FREMONT — For more than 80 years, the Fremont Exchange Club has been a staple in the community.
Whether handing out the Book of Golden Deeds award annually, hosting the popular Fremont’s Got Talent at Birchard Park or carrying out various civic projects, the Fremont Exchange Club has played its part in bettering Fremont and its surrounding areas.
Since COVID-19 hit, however, membership and member involvement has plummeted.
Cindy Cullen, the Exchange Club’s district president for Ohio and West Virginia, wants to revamp and revitalize the Fremont club.
Cullen said Monday the Fremont club’s sitting board voted to rescind its charter.
She said the Exchange Club district felt it could restructure and revitalize the Fremont chapter and is working to do so.
‘As long as there’s a need…Fremont needs Exchange’
“Fremont needs Exchange. As long as there’s a need in the community, Fremont needs Exchange,” Cullen said.
Cullen said there’s 23 active Exchange clubs in her district, with all of those currently in Ohio.
She said there were 32 Fremont Exchange Club members still listed as active, but Cullen acknowledged the majority of that membership were not very active.
There were three Exchange Club members who painted rooms Sunday at Fremont’s Community Fortress homeless shelter.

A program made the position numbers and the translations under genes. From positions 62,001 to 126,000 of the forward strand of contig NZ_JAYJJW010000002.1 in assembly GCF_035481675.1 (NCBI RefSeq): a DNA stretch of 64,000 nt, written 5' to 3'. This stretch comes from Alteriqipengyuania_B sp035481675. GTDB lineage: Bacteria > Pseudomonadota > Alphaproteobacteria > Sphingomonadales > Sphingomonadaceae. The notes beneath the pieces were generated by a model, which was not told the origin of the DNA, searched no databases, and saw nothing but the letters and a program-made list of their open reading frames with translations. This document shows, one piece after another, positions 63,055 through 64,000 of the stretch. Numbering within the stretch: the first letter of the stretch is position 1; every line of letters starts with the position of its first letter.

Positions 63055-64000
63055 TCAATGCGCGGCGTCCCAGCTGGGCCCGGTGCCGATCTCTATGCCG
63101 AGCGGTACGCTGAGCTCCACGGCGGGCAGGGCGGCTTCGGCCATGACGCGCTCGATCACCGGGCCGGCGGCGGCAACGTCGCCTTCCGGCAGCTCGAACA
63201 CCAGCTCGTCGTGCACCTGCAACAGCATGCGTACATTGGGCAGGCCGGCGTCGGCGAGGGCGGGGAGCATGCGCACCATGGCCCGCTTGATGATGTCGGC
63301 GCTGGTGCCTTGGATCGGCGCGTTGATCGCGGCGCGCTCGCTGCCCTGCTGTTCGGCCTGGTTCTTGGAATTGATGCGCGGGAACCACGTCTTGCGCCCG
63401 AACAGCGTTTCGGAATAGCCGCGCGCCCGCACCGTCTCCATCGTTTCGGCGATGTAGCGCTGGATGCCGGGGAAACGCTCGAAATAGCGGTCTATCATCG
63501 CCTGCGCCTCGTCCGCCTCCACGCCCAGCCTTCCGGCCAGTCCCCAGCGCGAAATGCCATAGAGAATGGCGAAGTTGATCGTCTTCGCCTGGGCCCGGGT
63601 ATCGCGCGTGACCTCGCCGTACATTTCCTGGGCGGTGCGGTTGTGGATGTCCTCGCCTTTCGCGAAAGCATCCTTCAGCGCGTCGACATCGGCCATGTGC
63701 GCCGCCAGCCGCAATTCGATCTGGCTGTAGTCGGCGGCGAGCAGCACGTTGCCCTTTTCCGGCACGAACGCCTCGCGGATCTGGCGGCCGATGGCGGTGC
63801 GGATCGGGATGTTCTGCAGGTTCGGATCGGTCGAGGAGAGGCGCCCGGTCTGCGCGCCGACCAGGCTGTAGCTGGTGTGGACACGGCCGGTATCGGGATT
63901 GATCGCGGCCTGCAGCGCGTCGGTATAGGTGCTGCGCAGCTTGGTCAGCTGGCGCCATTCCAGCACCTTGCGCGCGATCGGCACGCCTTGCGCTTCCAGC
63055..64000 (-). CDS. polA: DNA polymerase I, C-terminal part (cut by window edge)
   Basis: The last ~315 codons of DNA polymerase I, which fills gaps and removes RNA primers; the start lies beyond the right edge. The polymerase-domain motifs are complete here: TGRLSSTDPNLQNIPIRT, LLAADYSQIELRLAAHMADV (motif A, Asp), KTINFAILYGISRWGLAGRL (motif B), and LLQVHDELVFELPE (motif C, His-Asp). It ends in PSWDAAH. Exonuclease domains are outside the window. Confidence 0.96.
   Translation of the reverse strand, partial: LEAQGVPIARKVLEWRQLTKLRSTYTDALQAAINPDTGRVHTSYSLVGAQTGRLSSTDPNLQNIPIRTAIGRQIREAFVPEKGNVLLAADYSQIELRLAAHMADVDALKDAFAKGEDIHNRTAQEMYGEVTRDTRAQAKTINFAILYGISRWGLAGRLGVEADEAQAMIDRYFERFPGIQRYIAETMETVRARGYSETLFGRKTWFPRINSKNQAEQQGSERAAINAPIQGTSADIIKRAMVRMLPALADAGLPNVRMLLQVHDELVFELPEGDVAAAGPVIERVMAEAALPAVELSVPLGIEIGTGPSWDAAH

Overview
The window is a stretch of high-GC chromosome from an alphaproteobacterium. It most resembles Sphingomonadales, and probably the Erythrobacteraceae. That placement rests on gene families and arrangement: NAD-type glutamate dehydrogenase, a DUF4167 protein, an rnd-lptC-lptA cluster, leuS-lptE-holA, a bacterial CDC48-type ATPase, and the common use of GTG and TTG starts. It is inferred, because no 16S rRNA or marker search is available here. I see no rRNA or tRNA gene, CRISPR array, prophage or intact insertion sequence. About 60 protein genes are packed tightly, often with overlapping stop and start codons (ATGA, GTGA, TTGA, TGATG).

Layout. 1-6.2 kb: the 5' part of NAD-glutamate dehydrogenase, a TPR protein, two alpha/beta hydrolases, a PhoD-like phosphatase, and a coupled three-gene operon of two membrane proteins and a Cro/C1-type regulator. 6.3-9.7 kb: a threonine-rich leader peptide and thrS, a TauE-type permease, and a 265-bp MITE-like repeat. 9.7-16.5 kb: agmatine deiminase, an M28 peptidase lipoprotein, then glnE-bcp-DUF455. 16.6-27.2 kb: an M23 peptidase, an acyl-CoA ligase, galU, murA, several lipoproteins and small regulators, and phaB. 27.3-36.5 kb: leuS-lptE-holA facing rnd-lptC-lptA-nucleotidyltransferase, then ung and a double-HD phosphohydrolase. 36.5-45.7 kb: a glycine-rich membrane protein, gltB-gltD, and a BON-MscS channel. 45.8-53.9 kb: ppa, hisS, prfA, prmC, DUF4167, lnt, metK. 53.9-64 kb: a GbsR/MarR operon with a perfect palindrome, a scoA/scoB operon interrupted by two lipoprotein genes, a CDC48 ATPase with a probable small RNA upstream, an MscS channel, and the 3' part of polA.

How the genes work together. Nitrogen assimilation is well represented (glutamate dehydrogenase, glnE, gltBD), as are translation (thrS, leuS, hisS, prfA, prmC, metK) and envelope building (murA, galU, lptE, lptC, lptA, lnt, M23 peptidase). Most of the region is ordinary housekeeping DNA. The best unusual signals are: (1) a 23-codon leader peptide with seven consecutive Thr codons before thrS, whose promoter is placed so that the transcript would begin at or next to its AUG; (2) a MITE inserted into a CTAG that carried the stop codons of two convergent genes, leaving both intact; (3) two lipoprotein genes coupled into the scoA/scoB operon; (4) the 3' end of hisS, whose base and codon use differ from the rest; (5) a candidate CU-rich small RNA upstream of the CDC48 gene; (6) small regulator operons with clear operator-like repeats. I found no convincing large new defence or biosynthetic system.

Denny Otte, a Fremont City Council member and a longtime Exchange Club member, was one of those members.
Otte said the Fremont club’s charter was never dropped.
“The national (organization) wants to see if we can get the club going again,” Otte said.
Otte said the Fremont chapter used to have 40-50 active members.
With the onset of the COVID-19 pandemic, membership dropped.
Goal is to get back together, plan projects
Fremont Exchange Club would like to get back to holding meetings and planning more civic projects.
Cullen said there are 23 clubs in the district, with 551 members.
She said Fremont officially is still one of the 23 clubs, although the district took over Fremont’s charter.
COVID-19 has put a real dent in membership numbers.
In Fremont, most of the Exchange Club members are 60 and older, not especially technology-savvy and were in high-risk groups for COVID, Cullen said.
Cullen said she’d like to see the Fremont club have a minimum of 15 active members and meet at least twice a month.
The Fremont Exchange Club would like to work with the Fremont Rotary Club, Kiwanis, Knights of Columbus and other groups on service projects, Cullen said.
“We’re not in competition with the other service organizations. We should be working hand-in-hand,” Cullen said.